Testimony from the soldiers had claimed that the men were removing weapons hidden in the field and on being challenged “Colm McGirr turned and pointed a shotgun towards one of the soldiers who then fired several shots at him”. Forensic pathologist Richard Shepherd reviewed the postmortem examination scene photographs and statements from four of the six soldiers prescent. He said he did “not believe Colm McGirr would have turned far enough to threaten soldiers” and “no shots had struck Brian Campbell from the front”. In his report, which the families have received, he concluded that because Mr McGirr was right handed, he did “not believe he would have turned far enough to threaten soldiers” if he was holding a weapon. “In my opinion therefore it is more likely that [Mr McGirr] received shots to his right side and back as he was facing into or towards the bush,” he said. The SAS also claimed one of the squad, known as Soldier A, then fired towards Brian Campbell who was holding an armalite rifle and had also turned and was facing them” However, Dr Shepherd concluded that “no shots had struck Brian Campbell form the front”. “I cannot exclude the possibility that the injury to the left upper back was inflicted as he lay on the ground,” he said, without ruling out the soldiers’ version of events in both cases. The IRA men’s families have now called for a fresh inquest into their deaths/murders. Solicitor Padraig O Muirigh, acting on behalf of the relatives said they would also take legal action against the British government.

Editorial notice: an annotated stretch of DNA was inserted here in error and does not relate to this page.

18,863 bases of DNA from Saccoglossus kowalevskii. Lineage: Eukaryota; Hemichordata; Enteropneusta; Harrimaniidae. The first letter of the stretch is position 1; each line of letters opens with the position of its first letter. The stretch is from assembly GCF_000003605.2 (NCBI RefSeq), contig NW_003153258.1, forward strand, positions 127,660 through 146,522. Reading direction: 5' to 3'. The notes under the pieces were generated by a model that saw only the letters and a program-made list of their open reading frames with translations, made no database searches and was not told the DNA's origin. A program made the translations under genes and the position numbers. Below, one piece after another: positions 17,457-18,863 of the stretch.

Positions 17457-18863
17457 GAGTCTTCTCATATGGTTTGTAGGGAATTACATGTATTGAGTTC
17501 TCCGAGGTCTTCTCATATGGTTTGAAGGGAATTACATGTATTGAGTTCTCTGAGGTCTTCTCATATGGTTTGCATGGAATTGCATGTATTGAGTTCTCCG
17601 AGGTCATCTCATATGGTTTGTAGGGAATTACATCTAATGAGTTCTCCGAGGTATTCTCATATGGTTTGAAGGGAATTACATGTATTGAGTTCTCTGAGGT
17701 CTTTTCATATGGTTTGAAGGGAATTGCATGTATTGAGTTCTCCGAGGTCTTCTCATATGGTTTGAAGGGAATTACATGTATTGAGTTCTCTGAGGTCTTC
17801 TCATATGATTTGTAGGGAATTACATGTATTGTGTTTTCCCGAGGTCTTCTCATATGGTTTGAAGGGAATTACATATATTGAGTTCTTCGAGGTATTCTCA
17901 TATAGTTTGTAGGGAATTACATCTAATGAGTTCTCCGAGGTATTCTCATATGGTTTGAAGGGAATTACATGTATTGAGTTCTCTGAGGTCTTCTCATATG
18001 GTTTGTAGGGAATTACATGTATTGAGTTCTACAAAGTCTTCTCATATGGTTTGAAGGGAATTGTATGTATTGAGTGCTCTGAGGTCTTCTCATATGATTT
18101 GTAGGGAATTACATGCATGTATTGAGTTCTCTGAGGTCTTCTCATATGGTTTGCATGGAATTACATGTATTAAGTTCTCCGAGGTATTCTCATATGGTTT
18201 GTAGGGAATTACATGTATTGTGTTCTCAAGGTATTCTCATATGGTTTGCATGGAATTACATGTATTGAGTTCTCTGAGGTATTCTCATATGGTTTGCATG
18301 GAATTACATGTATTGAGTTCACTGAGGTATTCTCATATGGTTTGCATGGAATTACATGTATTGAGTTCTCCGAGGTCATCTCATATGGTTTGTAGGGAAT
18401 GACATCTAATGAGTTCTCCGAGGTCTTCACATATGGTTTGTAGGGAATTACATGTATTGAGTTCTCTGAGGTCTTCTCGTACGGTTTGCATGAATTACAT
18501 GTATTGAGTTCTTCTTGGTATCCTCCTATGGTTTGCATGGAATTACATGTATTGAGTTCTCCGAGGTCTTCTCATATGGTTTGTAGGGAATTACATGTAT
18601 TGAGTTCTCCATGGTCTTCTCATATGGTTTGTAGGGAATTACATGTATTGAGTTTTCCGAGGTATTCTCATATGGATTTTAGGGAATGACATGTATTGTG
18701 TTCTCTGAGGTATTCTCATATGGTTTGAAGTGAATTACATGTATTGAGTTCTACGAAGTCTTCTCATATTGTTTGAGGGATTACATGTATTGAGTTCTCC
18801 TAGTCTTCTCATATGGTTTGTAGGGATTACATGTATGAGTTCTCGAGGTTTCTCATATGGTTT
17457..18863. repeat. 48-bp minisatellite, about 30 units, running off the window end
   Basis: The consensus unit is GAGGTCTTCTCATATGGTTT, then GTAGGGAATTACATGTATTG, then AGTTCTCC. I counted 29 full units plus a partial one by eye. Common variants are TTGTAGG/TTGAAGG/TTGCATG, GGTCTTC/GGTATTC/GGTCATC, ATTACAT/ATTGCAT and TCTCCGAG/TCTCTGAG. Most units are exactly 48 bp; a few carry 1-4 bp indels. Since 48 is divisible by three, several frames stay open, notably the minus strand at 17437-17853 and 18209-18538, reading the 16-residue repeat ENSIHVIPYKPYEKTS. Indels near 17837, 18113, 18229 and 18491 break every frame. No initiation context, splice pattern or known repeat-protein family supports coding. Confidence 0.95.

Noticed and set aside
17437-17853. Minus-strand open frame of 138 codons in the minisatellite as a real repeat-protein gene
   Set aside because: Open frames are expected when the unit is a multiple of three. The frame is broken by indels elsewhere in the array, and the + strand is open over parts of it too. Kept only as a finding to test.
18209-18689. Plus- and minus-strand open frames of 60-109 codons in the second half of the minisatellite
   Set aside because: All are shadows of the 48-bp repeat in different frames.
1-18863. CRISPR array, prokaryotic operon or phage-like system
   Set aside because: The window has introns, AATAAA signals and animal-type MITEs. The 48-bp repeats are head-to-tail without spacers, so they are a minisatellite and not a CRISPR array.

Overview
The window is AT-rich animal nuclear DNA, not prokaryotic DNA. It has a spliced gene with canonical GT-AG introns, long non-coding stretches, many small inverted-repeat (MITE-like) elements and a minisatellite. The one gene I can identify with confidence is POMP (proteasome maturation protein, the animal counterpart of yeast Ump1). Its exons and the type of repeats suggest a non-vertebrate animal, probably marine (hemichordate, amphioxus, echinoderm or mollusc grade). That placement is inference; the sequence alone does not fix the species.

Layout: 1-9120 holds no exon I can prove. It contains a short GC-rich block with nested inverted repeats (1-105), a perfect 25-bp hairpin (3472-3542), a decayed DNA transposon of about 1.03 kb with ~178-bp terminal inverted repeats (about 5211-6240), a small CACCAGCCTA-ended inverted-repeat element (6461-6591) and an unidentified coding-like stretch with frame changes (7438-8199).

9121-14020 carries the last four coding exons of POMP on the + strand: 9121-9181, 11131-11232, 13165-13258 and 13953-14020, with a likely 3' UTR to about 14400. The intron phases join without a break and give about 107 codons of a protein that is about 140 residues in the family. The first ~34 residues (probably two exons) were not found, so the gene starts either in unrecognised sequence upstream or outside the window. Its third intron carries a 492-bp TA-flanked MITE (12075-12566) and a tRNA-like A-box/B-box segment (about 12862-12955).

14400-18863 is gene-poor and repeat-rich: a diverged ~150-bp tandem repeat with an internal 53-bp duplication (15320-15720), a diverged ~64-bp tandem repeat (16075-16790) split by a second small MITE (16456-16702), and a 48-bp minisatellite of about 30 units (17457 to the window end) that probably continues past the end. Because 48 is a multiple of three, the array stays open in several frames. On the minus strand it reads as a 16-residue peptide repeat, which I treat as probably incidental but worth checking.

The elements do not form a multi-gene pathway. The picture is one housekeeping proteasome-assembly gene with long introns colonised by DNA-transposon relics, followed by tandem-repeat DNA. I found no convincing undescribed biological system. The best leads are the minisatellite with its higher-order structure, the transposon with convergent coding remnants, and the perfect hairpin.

“This report raises serious concerns in relation to the original soldiers’ statements,” he said. “In light of the disclosure of the Dr Shepherd’s report the families have made an application to the attorney general to direct a fresh inquest into the deaths/murders of Colm McGirr and Brian Campbell. “They will also be issuing civil proceedings against the minister of defence in relation to the unlawful actions of the soldiers.” Colm McGirr’s brother Brian (58), from Coalisland, claimed the British army discovered the arms cache three days earlier on December 1, but the weapons were not removed or disabeled. “We have no doubt that a carefully planned ambush was set by undercover British security forces that evening,” he said. “Through the 30 years that have passed we have sought the truth of what happened. We were led to bbelieve that the PSNI’s/RUC’s Historical Enquiries Team would make every effort to achieve the truth. “As part of this, a second pathologist has confirmed that the shootings could not have happened as described by security forces. Both men, Colm and Brian, were shot in cold blood in the back.” Mr McGirr said the families have been informed that the HSE investigation “is at an end and will proceed no further”. “We lived with a charade of an inquest in early years with no evidence of any sort offered as to what occurred. The McGirr and Campbell families will continue to demand that a new inquest is held to fully investigate all that occourred on that evening.” Reacting to the findings on Monday nnight, Dungannon Independent Republican councillor Barry Monteith said he was “not surprised” by the pathologist’s review and accused the British government of operating a ‘shot-to-kill policy in the North of Ireland. However, Dungannon DUP councillor Samuel Brush said he had no confidence in the HET. “There are dozens and dozens of murders around this area in South Tyrone that have not been looked at,” he said. “It baffles me that these things didn’t ccome to light then and can be turned up. “All we can do is work on reports as they come but is this report any better or any worse than the previous ones?”